The commands and configuration files used to configure RHEL 7 were often completely different from RHEL 6. That didn't happen in going from RHEL 7 to RHEL 8. RHEL 8 seems to me to be about updating existing components.

Many updates are quite significant:
Kernel 3.10.0 to 4.18.0,
GCC 4.8.5 to 8.2.1,
Python 2.7.5 to 3.6.6,
PHP 5.4.16 to 7.2.11 (and 7.1.20),
Ruby 2.0.0 to 2.5,
OpenSSL 1.0.2k to 1.1.1,
iptables v1.4.21 to v1.8.0
(however, nftables has replaced iptables),
qemu-kvm 1.5.3 to 2.12.0,
and others.

Red Hat did a lot of work between the beta release in November 2018 and the final release in May 2019. The kernel stayed at the same "upstream" or original version, 4.18.0, but it went from 4.18.0-32 to 4.18.0-80. So, there were 48 rounds of configuration changes and kernel tuning and patching and modifying. Python changed from 3.6.6 to 3.6.8, Ruby from 2.5 to 2.5.3, and iptables from 1.8.0 to 1.8.2.

Other updates are relatively minor:
OpenSSH 7.4p1 to 7.8p1,
Samba 4.8.3 to 4.9.1,
Bash to 4.2.46 to 4.4.19,
and others.

RHEL 8 splits the packaging into two sets: BaseOS (1,660 packages, 905 MB) and AppStream (4,987 packages, 5.3 GB). Versus 9,007 packages and 6.5 GB on the CentOS 7 Everything-1511 ISO.

TLS 1.3 with Nginx and OpenSSL

As for web servers, RHEL 7 gave you Apache 2.4.6. RHEL 8 has Apache 2.4.37 and Nginx 1.14.0. Both of those support TLS 1.3. The 8 beta release had Apache 2.4.35, which does not. Apache 2.4.37, the first version of Apache to support TLS 1.3, became generally available on October 23. This was just about 3 weeks before RHEL 8-beta released.

X improves from one version to the next. With RHEL 5 you have just whatever was auto-detected during the installation, probably 800×600. RHEL 6 should be close to full screen size, RHEL 7 and later should be full screen size.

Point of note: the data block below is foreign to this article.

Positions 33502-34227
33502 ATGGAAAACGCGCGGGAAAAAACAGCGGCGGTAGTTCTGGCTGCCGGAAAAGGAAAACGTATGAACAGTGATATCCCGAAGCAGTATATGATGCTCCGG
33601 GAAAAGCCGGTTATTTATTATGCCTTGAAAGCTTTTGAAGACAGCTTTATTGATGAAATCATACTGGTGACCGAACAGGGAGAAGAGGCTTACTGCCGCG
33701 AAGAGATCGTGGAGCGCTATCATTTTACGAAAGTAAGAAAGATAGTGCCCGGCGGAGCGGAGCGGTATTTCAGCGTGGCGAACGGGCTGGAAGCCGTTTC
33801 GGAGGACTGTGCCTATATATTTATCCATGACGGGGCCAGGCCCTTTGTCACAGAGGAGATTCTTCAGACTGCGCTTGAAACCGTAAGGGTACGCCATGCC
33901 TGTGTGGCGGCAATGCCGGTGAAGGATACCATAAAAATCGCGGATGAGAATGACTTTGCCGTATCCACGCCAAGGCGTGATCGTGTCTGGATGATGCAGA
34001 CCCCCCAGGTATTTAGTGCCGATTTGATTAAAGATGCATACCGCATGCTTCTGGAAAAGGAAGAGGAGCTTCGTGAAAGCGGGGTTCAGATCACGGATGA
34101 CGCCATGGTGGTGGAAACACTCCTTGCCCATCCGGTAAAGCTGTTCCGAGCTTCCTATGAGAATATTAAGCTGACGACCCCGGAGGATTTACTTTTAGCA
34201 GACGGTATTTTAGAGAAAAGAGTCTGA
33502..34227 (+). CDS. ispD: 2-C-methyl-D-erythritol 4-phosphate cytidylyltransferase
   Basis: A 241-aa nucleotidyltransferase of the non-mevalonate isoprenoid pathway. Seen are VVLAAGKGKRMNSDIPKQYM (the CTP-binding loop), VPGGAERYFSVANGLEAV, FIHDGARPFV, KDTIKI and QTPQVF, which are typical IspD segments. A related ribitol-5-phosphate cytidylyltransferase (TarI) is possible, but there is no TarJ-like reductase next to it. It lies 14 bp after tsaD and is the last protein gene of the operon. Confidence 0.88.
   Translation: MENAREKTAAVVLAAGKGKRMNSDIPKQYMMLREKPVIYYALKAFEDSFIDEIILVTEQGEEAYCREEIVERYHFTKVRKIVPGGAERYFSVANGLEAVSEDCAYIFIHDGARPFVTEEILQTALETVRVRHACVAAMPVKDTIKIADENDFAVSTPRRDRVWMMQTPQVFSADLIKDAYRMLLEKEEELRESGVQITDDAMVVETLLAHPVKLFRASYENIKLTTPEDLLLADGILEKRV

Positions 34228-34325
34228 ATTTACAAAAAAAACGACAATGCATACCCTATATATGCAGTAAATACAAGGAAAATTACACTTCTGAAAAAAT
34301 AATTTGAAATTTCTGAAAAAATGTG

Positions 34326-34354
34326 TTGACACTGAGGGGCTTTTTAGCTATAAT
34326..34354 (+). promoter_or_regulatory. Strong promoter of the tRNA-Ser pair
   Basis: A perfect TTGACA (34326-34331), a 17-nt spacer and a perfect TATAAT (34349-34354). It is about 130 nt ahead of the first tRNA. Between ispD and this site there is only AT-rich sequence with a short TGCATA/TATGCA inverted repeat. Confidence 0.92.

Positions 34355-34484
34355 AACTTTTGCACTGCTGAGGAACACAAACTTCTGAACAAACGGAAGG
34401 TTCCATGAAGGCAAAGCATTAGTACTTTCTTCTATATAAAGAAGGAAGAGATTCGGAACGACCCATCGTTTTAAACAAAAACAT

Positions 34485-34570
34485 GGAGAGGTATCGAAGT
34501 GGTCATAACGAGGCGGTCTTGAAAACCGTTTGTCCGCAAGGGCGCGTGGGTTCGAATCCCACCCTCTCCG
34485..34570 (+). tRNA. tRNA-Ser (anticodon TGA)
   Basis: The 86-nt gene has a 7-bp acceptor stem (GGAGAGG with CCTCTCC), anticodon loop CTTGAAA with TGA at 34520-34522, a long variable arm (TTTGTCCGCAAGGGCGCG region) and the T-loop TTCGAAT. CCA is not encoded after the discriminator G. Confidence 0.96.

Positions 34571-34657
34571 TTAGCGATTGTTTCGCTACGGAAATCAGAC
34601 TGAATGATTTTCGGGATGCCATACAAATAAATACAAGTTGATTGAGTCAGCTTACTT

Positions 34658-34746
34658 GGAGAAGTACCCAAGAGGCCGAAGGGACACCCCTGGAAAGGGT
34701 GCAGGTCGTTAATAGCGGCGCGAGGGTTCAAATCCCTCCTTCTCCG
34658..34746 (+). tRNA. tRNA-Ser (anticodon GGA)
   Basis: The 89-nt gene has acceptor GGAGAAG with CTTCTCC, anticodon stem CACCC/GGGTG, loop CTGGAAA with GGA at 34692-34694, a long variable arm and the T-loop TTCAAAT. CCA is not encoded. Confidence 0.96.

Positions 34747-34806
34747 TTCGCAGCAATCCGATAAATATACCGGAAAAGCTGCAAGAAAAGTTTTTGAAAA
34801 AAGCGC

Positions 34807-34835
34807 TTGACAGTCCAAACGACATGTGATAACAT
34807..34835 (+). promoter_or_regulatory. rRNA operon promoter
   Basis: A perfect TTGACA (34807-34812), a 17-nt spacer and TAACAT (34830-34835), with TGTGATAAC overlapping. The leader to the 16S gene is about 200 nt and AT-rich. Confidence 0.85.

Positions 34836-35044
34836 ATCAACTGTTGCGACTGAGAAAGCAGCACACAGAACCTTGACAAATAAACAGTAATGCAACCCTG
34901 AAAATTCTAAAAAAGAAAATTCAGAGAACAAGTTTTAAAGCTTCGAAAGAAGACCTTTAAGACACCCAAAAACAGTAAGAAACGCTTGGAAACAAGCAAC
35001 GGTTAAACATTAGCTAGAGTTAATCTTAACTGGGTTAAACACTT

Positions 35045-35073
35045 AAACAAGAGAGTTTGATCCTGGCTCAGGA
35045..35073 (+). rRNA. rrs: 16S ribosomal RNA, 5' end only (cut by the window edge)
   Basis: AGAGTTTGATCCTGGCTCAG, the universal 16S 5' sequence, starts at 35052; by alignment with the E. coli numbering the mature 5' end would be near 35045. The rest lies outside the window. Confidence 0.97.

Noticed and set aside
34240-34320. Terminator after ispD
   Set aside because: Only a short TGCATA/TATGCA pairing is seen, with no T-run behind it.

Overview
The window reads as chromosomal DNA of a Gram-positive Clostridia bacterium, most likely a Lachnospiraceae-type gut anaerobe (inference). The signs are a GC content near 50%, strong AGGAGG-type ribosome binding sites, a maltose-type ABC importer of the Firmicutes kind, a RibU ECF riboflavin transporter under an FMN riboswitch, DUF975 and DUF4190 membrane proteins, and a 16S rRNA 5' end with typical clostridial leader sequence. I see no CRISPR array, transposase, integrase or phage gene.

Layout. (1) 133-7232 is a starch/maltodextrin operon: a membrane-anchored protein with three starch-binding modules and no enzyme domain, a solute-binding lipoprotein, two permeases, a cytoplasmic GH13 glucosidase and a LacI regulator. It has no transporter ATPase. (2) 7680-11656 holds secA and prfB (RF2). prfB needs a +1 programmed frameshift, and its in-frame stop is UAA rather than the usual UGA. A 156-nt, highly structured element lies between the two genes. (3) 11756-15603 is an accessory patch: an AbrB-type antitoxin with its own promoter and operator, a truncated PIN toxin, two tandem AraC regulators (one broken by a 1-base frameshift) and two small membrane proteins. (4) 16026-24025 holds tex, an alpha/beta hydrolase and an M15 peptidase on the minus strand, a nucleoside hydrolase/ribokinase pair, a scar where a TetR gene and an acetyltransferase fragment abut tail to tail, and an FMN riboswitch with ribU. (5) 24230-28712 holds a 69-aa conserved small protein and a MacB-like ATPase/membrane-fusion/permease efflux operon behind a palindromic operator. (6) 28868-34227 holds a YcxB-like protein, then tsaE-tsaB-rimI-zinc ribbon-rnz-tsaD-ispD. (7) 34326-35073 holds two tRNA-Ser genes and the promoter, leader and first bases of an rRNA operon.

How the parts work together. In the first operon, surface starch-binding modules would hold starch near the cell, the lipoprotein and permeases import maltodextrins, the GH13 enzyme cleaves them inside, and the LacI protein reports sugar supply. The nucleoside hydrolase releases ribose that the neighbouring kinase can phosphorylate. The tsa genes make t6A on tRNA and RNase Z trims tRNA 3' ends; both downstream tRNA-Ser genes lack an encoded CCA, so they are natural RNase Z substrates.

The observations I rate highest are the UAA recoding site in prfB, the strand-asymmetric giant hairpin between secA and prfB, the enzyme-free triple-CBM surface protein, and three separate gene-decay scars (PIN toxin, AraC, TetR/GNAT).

RHEL 8 instead uses the Wayland display server by default. Package xorg-x11-server-Xwayland provides /usr/bin/Xwayland, while package xorg-x11-server-Xorg provides the classic /usr/bin/Xorg.

* I thought it was just me being naïve, but I have discovered that many other people who work with Linux servers don't know what the "Windows Start Key" is. If your keyboard has a key with the Microsoft logo on it, down around the left-hand Shift and Alt and Control keys, it's that thing.

Once you get it installed, the configuration of Gnome within RHEL hides the terminal emulator in ever more inconvenient corners of the menus. Gnome 3 supports using the Windows Start Key* to bring up a "run this command" text box that allows searching. It can be confusing, you can bring up a command by a search for something that isn't really the command's name. This left me confused as to why I could start the firewall administration tool by typing firewall at text box, which is really searching on some metadata, but I couldn't run that graphical tool using a command starting firewall.

The default user PATH environment variable changes:

RHEL 5:

/usr/kerberos/bin:/usr/local/bin:/bin:/usr/X11R6/bin:~/bin

No sbin components, so remember to always add "-" or "-l" or "--login" to your use su command so your following system administration commands work!

RHEL 6: